The Regency Romance Reading Challenge (2013)This is my sixth selection in the Regency Romance Reading Challenge 2013, our celebration of romance author Candice Hern. We will be reading all of her traditional Regencies over the next nine months, discussing her characters, plots and Regency history. Make haste! You can still join the reading challenge until July 1, 2013. Participants, please leave comments and or links to your reviews for this month in the comment section of this post.

My Review:

Unrequited love can force a girl into desperate measures—a scheme that Lydia Bettridge’s brother Daniel has concocted—and she is uncertain will work. Before the most important ball of the Season, he will procure his friend Philip Hartwell to sweep her off her feet in front of the object of her affection making him wild with jealousy. But when Philip is detained from the ball and unknowingly asks the object of her affection Geoffrey Danforth to be the swain who sweeps, Lydia is thrown for a loop. NO—he was to be the jealous lover, not the one to make her lover jealous! Thankfully Geoffrey does not know who the object of the game is and Lydia is not going to tell him! But now everything is topsy-turvy. How was she going to make him think of her as a beautiful, desirable young woman and not the little sister of his best friend? It does not help that he is so eager to play the part, especially since he has never singled out any woman in his life and will draw the attention of Society by playing the “mooncalf” with her. He was determined to make everyone in the room believe that he was madly in love with her, and he did, even Lydia! It was totally glorious—except that it was not real. Pressed to reveal whom Geoffrey is to make jealous, Lydia picks the first man she sees, the infamous rake Lord Tennison. Shocked, he tries to warn her off, but Lydia claims she needs excitement in her life. Always the obliging gentleman, Geoffrey promises to play the part to the nines and have Tennison falling at her feet before the night’s end. Continue reading “Desperate Measures: A Regency Short Story, by Candice Hern – A Review”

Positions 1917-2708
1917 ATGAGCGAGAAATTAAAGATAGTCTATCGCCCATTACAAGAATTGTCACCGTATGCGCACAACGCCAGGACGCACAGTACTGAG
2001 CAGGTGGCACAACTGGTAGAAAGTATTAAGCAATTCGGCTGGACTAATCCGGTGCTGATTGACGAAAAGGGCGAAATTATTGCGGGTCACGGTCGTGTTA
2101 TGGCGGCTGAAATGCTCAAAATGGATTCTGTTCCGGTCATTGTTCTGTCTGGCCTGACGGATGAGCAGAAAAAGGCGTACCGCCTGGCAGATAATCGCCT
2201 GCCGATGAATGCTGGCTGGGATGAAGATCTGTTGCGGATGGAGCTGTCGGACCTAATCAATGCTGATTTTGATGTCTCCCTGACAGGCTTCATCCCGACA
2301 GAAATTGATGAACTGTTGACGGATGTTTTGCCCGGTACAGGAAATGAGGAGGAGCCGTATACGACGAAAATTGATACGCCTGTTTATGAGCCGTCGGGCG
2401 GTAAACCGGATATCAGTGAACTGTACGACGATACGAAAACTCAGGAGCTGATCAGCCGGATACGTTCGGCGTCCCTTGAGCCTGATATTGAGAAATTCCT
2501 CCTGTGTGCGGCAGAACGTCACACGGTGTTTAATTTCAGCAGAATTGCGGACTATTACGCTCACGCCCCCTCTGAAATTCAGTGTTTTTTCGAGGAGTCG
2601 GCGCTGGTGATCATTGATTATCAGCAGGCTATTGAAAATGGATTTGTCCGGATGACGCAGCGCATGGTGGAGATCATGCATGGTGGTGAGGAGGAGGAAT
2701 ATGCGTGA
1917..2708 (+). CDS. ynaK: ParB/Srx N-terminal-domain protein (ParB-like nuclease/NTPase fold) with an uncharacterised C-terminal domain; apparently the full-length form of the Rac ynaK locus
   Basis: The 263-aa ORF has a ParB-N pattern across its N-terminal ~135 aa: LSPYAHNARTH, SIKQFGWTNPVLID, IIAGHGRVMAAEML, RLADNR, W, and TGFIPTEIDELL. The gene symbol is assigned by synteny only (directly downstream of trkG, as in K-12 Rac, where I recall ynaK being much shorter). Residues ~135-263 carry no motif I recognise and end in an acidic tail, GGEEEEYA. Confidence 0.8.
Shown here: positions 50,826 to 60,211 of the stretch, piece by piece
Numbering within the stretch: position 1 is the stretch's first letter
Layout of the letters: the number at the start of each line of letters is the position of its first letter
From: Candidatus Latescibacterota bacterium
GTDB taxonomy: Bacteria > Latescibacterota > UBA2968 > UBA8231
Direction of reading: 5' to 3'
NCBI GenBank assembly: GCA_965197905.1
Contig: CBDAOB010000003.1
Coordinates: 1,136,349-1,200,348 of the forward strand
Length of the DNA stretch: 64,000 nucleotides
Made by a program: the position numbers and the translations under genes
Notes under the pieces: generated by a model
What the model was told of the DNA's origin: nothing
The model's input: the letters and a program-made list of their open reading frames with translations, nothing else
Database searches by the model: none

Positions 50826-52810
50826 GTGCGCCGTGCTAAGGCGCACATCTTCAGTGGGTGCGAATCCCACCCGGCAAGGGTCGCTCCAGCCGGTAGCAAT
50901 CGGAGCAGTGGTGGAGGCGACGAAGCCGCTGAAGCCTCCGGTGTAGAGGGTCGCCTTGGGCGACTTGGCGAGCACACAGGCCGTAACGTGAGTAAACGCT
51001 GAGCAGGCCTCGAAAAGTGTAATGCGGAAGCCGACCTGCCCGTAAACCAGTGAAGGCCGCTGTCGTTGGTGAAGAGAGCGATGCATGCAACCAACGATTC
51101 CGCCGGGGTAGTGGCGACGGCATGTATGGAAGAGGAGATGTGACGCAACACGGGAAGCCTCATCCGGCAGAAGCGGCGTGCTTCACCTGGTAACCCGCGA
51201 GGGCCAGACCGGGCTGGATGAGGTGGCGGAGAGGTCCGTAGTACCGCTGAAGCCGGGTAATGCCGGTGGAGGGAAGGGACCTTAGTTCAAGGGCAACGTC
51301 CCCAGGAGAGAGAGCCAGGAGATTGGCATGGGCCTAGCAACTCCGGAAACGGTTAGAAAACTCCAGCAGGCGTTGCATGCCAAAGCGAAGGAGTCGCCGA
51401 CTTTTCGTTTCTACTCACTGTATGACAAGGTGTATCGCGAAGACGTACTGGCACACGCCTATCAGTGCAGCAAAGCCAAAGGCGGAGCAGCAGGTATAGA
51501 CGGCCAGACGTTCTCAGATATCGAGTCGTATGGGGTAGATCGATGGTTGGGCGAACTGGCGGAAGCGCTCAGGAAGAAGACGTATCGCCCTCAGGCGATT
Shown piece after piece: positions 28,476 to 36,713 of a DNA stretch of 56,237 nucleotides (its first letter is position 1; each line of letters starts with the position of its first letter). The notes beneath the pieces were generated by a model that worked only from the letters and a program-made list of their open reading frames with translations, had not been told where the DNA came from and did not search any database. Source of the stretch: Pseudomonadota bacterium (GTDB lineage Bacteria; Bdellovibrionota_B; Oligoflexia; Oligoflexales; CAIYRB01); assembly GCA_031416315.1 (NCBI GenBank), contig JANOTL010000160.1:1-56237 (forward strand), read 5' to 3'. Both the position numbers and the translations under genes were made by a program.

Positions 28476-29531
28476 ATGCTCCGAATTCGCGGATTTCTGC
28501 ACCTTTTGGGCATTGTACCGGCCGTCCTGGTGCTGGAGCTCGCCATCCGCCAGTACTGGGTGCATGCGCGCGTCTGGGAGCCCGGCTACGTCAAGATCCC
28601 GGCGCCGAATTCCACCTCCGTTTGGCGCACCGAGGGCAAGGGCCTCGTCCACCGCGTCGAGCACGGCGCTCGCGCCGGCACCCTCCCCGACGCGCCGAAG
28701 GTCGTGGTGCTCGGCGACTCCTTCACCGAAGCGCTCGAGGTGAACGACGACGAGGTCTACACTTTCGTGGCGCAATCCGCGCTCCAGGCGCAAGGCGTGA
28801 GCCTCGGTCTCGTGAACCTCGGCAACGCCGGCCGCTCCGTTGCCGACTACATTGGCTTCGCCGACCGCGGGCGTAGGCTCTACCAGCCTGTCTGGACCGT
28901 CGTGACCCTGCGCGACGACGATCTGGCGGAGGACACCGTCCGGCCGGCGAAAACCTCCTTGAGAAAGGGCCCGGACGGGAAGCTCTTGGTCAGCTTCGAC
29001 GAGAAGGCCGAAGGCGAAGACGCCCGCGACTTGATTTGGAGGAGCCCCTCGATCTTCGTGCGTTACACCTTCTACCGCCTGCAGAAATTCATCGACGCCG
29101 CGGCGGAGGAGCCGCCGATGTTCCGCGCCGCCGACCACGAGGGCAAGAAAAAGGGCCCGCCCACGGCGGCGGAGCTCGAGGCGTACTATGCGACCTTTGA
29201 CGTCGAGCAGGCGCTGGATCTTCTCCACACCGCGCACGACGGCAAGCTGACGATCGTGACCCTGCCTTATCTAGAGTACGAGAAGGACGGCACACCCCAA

Austenesque, Book Reviews

Presumption: An Entertainment: A Sequel to Pride and Prejudice, by Julia Barrett – A Review

Before Mr. Darcy’s Little Sister (2010), Miss Darcy Falls in Love (2011), Georgiana Darcy’s Diary (2012) or Loving Miss Darcy (2013), or any of the other numerous Pride and Prejudice sequels elevating Georgiana Darcy to main character, there was Presumption: An Entertainment, by Julia Barrett (1993). Of all of the minor characters in Pride and Prejudice, Mr. Darcy’s younger sister is the logical choice to continue the story. She has many points in her favor. Being young, beautiful, wealthy, and accomplished she is certainly heroine material—and living at Pemberley with her brother Fitzwilliam and sister-in-law Elizabeth does not hurt either.

The first Pride and Prejudice sequel ever published, Pemberley Shades (1949), also continued her story. What could go wrong in this scenario you ask? Well plenty, if the author takes the liberties that Barrett does—but that does not mean the story is not enjoyable—if you can abide change, and the characters acting in conduct unbecoming an officer and a gentleman, or lady. I will hint that the title Presumption foreshadows more than mirroring Austen’s use of verbs in her own titles. Continue reading “Presumption: An Entertainment: A Sequel to Pride and Prejudice, by Julia Barrett – A Review”

Austenesque, Book Reviews, Pride and Prejudice Sequels, Regency Era

The Passions of Dr. Darcy, by Sharon Lathan – A Review

The Passions of Mr. Darcy, by Sharon Lathan © 2013 SourcebooksFrom the desk of Kimberly Denny-Ryder: